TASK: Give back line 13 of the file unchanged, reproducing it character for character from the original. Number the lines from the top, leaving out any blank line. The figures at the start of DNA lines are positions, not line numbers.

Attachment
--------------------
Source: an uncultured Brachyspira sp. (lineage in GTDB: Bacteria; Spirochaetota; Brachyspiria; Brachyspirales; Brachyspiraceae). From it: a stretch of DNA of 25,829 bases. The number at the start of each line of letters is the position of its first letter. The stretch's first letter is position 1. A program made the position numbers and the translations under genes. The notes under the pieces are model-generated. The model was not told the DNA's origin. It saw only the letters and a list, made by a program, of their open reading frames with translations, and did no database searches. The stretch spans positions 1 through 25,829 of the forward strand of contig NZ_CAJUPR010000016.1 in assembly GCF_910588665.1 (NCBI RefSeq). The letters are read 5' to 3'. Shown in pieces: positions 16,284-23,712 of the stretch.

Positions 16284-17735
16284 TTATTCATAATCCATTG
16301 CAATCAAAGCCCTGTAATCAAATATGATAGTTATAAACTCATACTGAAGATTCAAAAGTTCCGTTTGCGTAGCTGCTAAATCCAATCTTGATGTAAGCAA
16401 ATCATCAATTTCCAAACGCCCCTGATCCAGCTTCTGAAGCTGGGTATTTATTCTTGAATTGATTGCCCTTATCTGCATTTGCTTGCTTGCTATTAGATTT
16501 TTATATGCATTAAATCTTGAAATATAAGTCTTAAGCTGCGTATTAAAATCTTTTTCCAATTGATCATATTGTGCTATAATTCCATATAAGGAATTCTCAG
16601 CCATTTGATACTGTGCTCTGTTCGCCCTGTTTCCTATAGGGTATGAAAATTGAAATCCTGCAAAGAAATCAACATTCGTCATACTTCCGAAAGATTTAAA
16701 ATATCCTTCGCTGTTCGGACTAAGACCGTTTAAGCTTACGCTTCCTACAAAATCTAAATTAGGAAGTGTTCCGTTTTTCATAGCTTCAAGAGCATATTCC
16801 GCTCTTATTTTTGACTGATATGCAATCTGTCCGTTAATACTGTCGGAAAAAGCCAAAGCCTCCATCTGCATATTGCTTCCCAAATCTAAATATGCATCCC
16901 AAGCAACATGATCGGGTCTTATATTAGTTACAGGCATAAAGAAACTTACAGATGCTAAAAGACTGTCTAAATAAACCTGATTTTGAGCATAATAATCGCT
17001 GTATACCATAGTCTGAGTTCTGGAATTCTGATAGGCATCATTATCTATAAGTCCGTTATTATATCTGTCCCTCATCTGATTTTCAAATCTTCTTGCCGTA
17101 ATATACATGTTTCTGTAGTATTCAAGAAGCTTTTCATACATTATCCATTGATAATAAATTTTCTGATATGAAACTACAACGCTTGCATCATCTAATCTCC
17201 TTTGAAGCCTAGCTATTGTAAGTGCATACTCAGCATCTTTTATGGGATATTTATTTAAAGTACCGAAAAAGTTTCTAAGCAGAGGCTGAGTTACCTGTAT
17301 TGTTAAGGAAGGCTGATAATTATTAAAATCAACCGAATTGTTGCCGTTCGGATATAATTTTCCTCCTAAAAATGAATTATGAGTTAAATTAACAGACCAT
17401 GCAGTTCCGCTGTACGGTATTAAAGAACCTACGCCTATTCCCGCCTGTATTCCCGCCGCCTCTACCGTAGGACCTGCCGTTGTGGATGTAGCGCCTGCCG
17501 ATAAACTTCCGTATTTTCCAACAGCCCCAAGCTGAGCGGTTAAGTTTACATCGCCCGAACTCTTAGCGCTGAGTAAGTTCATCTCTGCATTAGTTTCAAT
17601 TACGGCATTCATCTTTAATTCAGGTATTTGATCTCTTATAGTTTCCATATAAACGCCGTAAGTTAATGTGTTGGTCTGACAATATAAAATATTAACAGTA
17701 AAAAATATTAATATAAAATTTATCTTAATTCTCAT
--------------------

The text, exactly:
17201 TTTGAAGCCTAGCTATTGTAAGTGCATACTCAGCATCTTTTATGGGATATTTATTTAAAGTACCGAAAAAGTTTCTAAGCAGAGGCTGAGTTACCTGTAT